2011 Fantasy Football Cheat Sheet: Minnesota's Adrian Peterson Tops Our List

Kevin HansonAnalyst IIIJuly 5, 2011

PHILADELPHIA, PA - DECEMBER 28: Adrian Peterson #28 of the Minnesota Vikings runs against Kurt Coleman #42 of the Philadelphia Eagles at Lincoln Financial Field on December 28, 2010 in Philadelphia, Pennsylvania. (Photo by Jim McIsaac/Getty Images)
Jim McIsaac/Getty Images

Last week, we debuted our positional rankings for the 2011 fantasy football season. Last night, we released our first cheat sheet of our top 150 players for 2011.

One of the things we noted in our fantasy running back rankings was the reduction in the number of workhorse running backs nowadays. That said, the first six (and 12 of the first 16) players on our cheat sheet are running backs, with only two quarterbacks and two wide receivers cracking the top 16.

Here are our top 25 players (out of 150) for the 2011 fantasy football season:


1. Adrian Peterson, RB, Vikings: Recently, new offensive coordinator Bill Musgrave said, "We'll major in giving the ball to Adrian." Those words are music to fantasy owners' ears, as Peterson has seen a three-year decline in rushing attempts (363 to 314 to 283.) Although Peterson missed a game last year, he needed 31 rushing attempts, which would have been a season high, to have reached 2009 levels. That said, Peterson ranks second in yards from scrimmage over the past three seasons (5,239) and has scored 54 touchdowns in 61 career games.


2. Chris Johnson, RB, Titans: Over the past three seasons, no running back has more yards from scrimmage than Johnson, who set the single-season record in 2009 when he became the sixth running back to eclipse the 2,000-yard rushing mark. While his numbers dipped last year, Johnson still has "the same goal" of 2,500 rushing yards, which he describes as "very realistic." However, Jim Wyatt of The Tennessean thinks Johnson will be a no-show to training camp if he doesn't get a new contract.


3. Arian Foster, RB, Texans: Foster led the NFL in rushing (1,616 yards,) rushing touchdowns (16) and all running backs in receiving yards (604) in 2010. In addition, he was second among running backs in receptions with 66. If there's any concern about Foster, it's the return of a healthy Ben Tate, who was the team's second-round pick in 2010. But there's no doubt that Foster will remain an elite fantasy running back in 2011.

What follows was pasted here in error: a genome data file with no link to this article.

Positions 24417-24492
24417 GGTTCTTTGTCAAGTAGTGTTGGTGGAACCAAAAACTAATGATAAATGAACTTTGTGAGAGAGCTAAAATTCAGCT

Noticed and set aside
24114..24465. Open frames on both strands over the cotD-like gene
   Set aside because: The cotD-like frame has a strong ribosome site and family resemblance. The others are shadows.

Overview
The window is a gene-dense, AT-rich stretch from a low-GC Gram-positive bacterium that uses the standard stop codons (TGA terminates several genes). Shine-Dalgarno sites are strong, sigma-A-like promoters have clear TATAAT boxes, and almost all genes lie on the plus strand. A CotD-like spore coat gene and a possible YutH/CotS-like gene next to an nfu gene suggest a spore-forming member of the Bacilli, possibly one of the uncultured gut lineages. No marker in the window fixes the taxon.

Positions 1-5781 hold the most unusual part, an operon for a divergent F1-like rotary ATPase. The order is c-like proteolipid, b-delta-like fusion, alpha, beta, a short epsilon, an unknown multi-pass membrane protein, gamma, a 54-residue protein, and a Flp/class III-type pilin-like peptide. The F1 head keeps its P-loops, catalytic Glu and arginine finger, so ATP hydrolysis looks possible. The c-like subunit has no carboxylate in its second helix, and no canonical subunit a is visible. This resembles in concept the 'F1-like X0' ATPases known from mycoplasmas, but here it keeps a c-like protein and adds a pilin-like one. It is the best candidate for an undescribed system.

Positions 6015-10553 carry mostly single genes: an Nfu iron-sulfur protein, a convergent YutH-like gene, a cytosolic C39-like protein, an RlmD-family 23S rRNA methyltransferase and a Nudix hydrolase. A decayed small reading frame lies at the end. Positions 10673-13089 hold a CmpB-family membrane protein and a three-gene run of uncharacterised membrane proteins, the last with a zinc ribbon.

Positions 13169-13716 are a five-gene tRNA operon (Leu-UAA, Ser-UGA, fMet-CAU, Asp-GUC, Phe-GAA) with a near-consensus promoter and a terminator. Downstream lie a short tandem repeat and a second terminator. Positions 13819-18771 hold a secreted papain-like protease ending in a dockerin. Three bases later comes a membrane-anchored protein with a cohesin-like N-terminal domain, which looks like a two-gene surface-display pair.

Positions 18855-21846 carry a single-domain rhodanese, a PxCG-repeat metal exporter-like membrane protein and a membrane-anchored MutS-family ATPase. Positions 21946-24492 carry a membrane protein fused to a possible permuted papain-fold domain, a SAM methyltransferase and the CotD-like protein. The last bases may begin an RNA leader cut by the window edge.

4. Jamaal Charles, RB, Chiefs: Despite ranking 14th in the league in rushing attempts (230) and second on his own team (Thomas Jones had 245,) Charles ranked second in the league in rushing yards (1,467) and yards from scrimmage (1,935) in 2010. While fantasy owners have been frustrated by Charles' less-than-deserved share of the workload, he is expected to get a larger share of the workload in 2011.


5. Ray Rice, RB, Ravens: To some degree, Rice disappointed fantasy owners in 2010. While setting a career high in rushing attempts (307), Rice saw a year-over-year decline in most of his stats and set a career low in yards per rush attempt, with 4.0. Even so, Rice still managed to finish in the top three in yards from scrimmage in 2010. With the Ravens unlikely to keep Willis McGahee, who has a total of 27 touchdowns (24 rushing and three receiving) in the past three seasons, Rice could see the end zone more often in 2011.


6. Maurice Jones-Drew, RB, Jaguars: Despite playing through a "bone-on-bone" knee condition last year, Jones-Drew rushed for 100-plus yards in six consecutive games before missing the final two games of the season. A couple of months ago, Pocket Hercules said he was ahead of schedule on his rehab and it was "going to be fun" proving "a couple of people wrong." Rashad Jennings, who rushed for 359 yards in the final six games, is likely to cut into MJD's workload a little more in 2011. 


7. Andre Johnson, WR, Texans: Despite missing three games last year, Johnson still finished with 86 receptions and 1,216 yards. Based on his per-game averages, Johnson would have finished with 106 receptions and 1,496 yards if he played a full 16 games. In other words, he would have been just four yards short of a third consecutive 100-reception, 1,500-yard season.


8. Michael Turner, RB, Falcons: Injured for a good portion of the 2009 season, Turner led the NFL in rushing attempts in 2008 and 2010. There are some concerns with Turner—he turns 30 next off-season, he averaged a career-low 4.1 yards per rush attempt and he doesn't help out in the passing game at all. That said, 16 active players have more carries than "The Burner" so I'm not as concerned about his workload as others. Turner has a nose for the goal line (39 rushing touchdowns in past 43 games.)


9. LeSean McCoy, RB, Eagles: McCoy, the Eagles' second-round pick in 2009, had only one game with more than 20-plus carries in Andy Reid's pass-first offense. Even so, McCoy finished fourth in the NFL in yards from scrimmage (1,672).


10. Aaron Rodgers, QB, Packers: If it weren't for the concussion suffered against Detroit that caused him to miss a game and a half, Rodgers would have thrown for 4,000-plus yards for a third straight season. Even so, he was only 78 yards shy of the mark, despite being without Jermichael Finley and much help in the running game for the majority of the season. While he's nowhere near as dangerous on the ground as Eagles quarterback Michael Vick, Rodgers has finished either second or third in rushing among quarterbacks in the past two seasons. 


11. Rashard Mendenhall, RB, Steelers: Mendenhall set career highs in rushing attempts (324), yards (1,273) and touchdowns (13) after his breakout season in 2009. And, fortunately for fantasy owners, you don't get penalized for Mendenhall's tweets. (And that actually applies to the other professional running back that plays half of his games in the state of Pennsylvania.)